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Posted on Jun 04, 2024 by Mike LeDuke Next article:The Prophets

A Different Bible

Have you ever wondered what an ancient Bible looked like? Did it have the same sections or same divisions as the Bibles that we have today? Or, is the form that we read today something more modern?

When it comes to the Old Testament, the form that Christians read today is slightly different than what the Hebrews read in ancient times. The text itself is largely the same (as confirmed by the Dead Sea Scrolls), but what is mostly different is the organization. Today’s Christian Old Testament contains 39 books, beginning with Genesis and ending with Malachi. Ancient Judaism’s Bible, however, only contained 22 books. It began with Genesis and ended with Chronicles.

The text used in ancient Judaism is still the text (more or less) used in most Jewish circles today. If you were to pick up a Bible in a Jewish temple, you would likely notice that the order of the biblical books looks different. In addition to that, you might also notice that the Bible isn’t necessarily called a bible. Jewish groups generally call their Bible the “Tanakh.” Tanakh is an acronym, it doesn’t mean anything in Hebrew or any other language. Instead, “T” stands for “Torah” (which means “law” in Hebrew), “N” stands for “Nevi’im” (which means “prophets” in Hebrew), and “K” stands for “Ketuvim” (which means “writings” in Hebrew). The other letters in the acronym were added to aid pronunciation (just try to pronounce TNK and you’ll notice how hard it is). These three sections encompassed all of what we call the Old Testament today. In fact, it appears to have been, at least to some extent, the organization of books that Jesus used. When he spoke to his disciples about the Old Testament, he called it “the Law of Moses and the Prophets and the Psalms” (Luke 24:44). These are the three divisions.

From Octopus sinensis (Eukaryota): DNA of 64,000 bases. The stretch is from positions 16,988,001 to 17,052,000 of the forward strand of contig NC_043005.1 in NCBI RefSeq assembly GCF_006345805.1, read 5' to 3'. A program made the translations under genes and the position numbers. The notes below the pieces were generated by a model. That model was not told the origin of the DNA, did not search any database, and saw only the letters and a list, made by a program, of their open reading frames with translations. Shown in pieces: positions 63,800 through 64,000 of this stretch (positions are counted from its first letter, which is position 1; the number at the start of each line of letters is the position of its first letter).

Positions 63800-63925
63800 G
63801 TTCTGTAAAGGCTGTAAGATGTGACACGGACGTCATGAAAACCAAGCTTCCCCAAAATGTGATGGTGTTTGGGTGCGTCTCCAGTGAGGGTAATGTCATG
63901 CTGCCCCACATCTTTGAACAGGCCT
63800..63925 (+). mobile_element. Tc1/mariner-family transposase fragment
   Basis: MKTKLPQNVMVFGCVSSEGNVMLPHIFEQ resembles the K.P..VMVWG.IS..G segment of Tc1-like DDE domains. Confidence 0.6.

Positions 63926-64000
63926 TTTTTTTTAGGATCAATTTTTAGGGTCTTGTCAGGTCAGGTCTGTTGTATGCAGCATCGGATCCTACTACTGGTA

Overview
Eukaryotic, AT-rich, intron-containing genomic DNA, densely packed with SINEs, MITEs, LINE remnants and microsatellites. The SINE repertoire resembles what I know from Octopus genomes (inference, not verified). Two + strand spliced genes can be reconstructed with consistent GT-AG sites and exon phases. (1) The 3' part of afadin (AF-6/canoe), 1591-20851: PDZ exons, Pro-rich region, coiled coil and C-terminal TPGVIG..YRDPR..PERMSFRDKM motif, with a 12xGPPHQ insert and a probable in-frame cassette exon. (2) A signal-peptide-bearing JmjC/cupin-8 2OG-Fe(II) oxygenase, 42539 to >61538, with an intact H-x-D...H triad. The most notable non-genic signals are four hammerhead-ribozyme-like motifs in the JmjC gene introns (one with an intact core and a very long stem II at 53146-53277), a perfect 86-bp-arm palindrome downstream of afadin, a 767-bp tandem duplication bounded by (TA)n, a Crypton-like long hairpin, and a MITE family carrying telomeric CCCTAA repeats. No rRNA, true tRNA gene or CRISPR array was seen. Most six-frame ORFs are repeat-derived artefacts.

The ordering of the books in the Tanakh is largely based on when the documents were written. Thus the Torah is considered the oldest material, and so it is separated out to the beginning. The Prophets are the books that tell the rest of Israel’s history, stretching from Joshua through the time of the kings, to all the prophets during the time of the kings (Isaiah, Jeremiah, Ezekiel, and all of the minor prophets). The Writings are wisdom literature like Psalms, Proverbs, and Ecclesiastes. Other books that are more historical in nature, like Ruth and Esther, are also here because they are specifically read during Jewish holidays. Finally, the writings end with books about the exile and return: Daniel, Ezra, Nehemiah, and Chronicles. Though Chronicles really tells the story of the time of the kings, it is believed to have been written during the time of the exiles, hence its placement at the end. The difference in the number of books between the Christian Old Testament and the Jewish Tanakh is largely the result of some books being put together. All of the minor prophets have been pushed together into one book called “The Twelve.” Other books like Ezra and Nehemiah are joined together.

But why is there a difference in order? And still, where did these books come from? The next post will dig a little deeper, noting what the Prophets, the next section of the Tanakh, claims about itself.

— Jason Hensley, PhD